His wife of more than 20 years is a Robotic Surgical Nurse, his daughter is a college sophomore and former White House intern, and his son is active in his high schools robotics club.
Kristin Thomson, DHSc., PAC
is a principal faculty member at Stony Brook’s Physician Assistant
Program. She is a graduate of Quinnipiac
University’s physician assistant program, and she began her medical career in
2002. She is still a clinically active
physician assistant and for over 15 years has practiced predominantly in the
field of emergency medicine.
her career in PA education by being a preceptor to many physician assistant
students during their clinical rotations. In 2008, she began teaching physical
diagnosis course work and joined the faculty of Touro College in Bay Shore, NY.
While with Touro College, her role gradually expanded from part-time to a
full-time faculty member, and she has served in numerous capacities as
principal faculty for the program, including acting as a clinical coordinator
and program director. Dr. Thomson served as the Touro College Manhattan campus
program director for over five years prior to joining the Stony Brook physician
assistant program in 2018.
holds a Bachelor of Science degree from Union College, NY, a Master of Health
Science degree and PA certificate from Quinnipiac University, and a Doctor of
Health Science from Nova Southeastern University. Dr. Thomson has been active on the regional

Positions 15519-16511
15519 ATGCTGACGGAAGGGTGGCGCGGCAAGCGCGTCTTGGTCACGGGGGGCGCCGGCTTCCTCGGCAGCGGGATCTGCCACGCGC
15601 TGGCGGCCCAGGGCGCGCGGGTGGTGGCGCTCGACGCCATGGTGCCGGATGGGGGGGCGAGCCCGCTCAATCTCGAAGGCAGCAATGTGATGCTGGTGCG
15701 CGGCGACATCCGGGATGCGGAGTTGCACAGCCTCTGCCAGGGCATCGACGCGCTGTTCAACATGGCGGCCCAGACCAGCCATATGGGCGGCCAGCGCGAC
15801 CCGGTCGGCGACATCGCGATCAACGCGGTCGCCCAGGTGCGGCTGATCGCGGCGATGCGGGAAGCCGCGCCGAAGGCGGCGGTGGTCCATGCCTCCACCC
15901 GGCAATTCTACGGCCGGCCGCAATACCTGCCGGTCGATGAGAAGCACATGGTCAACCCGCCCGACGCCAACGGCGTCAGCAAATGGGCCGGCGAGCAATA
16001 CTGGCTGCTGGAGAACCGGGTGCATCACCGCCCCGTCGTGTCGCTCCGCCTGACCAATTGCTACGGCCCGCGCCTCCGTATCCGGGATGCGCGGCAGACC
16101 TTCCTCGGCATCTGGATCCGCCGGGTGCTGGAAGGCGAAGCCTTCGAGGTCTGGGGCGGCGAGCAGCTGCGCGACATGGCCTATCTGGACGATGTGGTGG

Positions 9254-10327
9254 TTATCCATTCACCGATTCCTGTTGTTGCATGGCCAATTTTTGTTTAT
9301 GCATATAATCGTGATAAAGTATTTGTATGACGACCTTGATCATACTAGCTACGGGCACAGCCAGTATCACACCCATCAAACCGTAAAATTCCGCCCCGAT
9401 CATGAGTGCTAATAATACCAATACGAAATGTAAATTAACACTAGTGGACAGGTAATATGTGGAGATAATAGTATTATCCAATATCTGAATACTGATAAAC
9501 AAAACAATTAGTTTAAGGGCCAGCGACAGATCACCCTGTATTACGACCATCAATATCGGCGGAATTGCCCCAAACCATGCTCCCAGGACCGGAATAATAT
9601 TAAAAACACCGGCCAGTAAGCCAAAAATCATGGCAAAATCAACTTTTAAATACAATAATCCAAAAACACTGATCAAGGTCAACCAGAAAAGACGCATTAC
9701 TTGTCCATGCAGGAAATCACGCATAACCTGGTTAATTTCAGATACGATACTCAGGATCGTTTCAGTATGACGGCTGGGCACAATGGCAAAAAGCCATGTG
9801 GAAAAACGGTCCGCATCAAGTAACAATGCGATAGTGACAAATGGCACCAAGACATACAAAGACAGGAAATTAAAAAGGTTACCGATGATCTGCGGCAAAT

and national level. She has served on PAEA committees, the editorial review
board of the Journal of Allied Health Sciences and Practice, and has
successfully submitted grant proposals, been a facilitator and presented
posters for state, regional, and national presentations.
teaching experiences include clinical medicine coursework, physical diagnosis,
and health care ethics. Her academic interests include outcomes assessment,
curriculum development, strategic planning, and health care leadership.
spare time, Dr. Thomson enjoys traveling and spending as much time as possible
with her husband and three children.
Meghan attended SUNY Oneonta as an undergraduate and received her Bachelor of Science degree in Communication Studies in 2005. Immediately following her undergraduate career she went on to receive her Master of Science degree in Higher Education Administration from Canisius College in 2007. Prior to joining the Stony Brook University Physician Assistant Education program in May of 2018, she has over ten years’ experience working in student affairs and university student services within admissions, residence life, and academic advising. Additionally, Meghan is currently pursuing a Doctorate in Educational Leadership part-time online through Rowan University.